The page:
Friday, March 22, 2013

Next Week in Tickets: Films playing Boston 22 March - 28 March 2013

Another crazy busy week coming up... I'm going to be worn out at work, I can tell.

  • Why? Well, for one thing, it's the start of The Boston Underground Film Festival on Wednesday the 27th! BUFF is one of the area's most exciting festivals, running a full five days this year, and as usual, it's got a great mix of things that were hits at other festivals and things that are extremely unlikely to play other festivals. You won't like everything there, but that's half the point. Wednesday night things kick off with I Declare War, followed by a special anniversary screening of The Manson Family; Thursday offers Blue Dream, A Band Called Death, and Sion Sono's Guilty of Romance!

    It's not the only festival that the Brattle hosts this week; Women, Action, & the Media (WAM!) has their Boston film Festival on Saturday and Sunday (the 23rd & 24th) - Documentary shorts, Incredible Lalita, and Bordering on Treason/Words of Witness Saturday evening with Circus Dreams and Experimental & Animated Shorts Sunday afternoon. Sort of, but not quite, related is a pair of Women In Comedy Festival shows of Maria Bamford on Friday.

    That leaves a few holes in the schedule, with Willy Wonka and the Chocolate Factory running Saturday afternoon and Sunday evening. The Wizard of Oz was originally scheduled, but it looks like Warner's holding it back so as not to boost that other Oz movie (heck, it's out of print on video, although I seem to recall there's a big re-release coming for next year's 75th anniversary). Monday evening is the DocYard screening of Informant, with director Jamie Meltzer on-hand to answer questions about his movie about a onetime liberal hero whose information led to two arrests at the 2008 Republican National Convention.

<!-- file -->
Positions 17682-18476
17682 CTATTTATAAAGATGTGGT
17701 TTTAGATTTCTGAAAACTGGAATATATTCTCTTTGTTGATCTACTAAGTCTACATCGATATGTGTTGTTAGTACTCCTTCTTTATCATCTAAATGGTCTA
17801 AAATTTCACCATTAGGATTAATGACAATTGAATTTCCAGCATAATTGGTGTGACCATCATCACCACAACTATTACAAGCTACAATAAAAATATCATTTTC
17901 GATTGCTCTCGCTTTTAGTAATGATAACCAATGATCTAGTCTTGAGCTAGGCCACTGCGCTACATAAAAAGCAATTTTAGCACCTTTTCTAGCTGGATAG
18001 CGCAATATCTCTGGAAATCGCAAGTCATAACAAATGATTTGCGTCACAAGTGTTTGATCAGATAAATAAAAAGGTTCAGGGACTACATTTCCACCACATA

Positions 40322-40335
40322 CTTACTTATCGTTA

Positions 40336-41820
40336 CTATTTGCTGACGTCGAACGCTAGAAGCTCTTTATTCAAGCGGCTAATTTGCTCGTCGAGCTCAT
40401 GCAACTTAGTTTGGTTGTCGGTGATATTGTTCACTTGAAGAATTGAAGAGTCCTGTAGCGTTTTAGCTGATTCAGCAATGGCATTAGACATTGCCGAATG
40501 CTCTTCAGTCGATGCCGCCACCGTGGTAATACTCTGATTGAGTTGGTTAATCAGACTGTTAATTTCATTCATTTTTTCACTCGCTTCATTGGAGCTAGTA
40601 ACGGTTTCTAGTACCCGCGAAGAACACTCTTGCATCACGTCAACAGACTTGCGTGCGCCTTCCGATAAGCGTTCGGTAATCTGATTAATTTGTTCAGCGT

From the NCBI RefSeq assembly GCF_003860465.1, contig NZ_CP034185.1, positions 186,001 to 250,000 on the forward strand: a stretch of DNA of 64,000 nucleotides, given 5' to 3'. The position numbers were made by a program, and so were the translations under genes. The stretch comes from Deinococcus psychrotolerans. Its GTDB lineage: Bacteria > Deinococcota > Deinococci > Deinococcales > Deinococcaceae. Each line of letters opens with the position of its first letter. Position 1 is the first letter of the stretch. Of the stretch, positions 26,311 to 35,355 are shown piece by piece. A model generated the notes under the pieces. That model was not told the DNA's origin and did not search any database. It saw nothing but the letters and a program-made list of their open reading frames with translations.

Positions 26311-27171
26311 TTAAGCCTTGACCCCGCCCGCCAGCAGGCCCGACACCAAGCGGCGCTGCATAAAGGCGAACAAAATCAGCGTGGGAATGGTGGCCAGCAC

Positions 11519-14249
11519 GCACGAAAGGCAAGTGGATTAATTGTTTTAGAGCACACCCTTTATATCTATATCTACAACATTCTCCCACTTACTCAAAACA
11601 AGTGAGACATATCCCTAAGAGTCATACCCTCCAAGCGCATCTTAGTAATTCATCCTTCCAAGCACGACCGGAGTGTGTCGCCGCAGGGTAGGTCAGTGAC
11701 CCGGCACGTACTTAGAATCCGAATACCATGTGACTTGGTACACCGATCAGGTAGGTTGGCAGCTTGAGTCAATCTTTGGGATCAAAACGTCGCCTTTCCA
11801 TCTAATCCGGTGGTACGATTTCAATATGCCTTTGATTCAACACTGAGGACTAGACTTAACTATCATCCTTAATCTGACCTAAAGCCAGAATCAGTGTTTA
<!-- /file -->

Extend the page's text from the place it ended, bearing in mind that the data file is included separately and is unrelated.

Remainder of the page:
• The Coolidge Corner Theatre doesn't settle for opening things a week or two after other places this weekend, with two noteworthy first-run films opening. First is Spring Breakers (also playing Somerville, Kendall Square, Boston Common, and Fenway), where provocateur director Harmony Korine takes four teen stars with family-friendly reputations and throws them in with a drug dealer played by James Franco on one crazy Spring Break. It's on 35mm at Coolidge, probably digital everywhere else. They also get Walter Salles's adaptation of On the Road (as does Kendall Square), with Sam Riey and Garrett Hedlund as a road-tripping pair who encounter the likes of Kristen Stewart, Viggo Mortinson, Kirsten Dunst, Alice Braga, Amy Adams, and more. It plays screen 2 in the afternoons and moves to the video screening room in the evening so that Stoker can play on film.

    What else? Well, Friday and Saturday midnight screenings of Weird Al Yankovic's UHF, featuring a pre-Kramer Michael Richards. Sunday Morning, Goethe-Institut has the latest film by Hans-Christian Schmid, Home for the Weekend. And Thursday night's francophone film is Toussaint Louvrture, a three-hour biography of the eighteenth-century Haitian slave known as "The Black Spartacus".
  • In addition to Spring Breakers and On the Road, Kendall Square has a couple other movies opening. Ginger & Rosa is a coming-of-age story from Sally Potter that's impressive in how well it sneaks up on you after seeming like maybe not much. Elle Fanning's great in it. There's also a one-week booking scheduled for The Silence, a German film that kicks off with an unsolved crime being meticulously recreated twenty-three years later.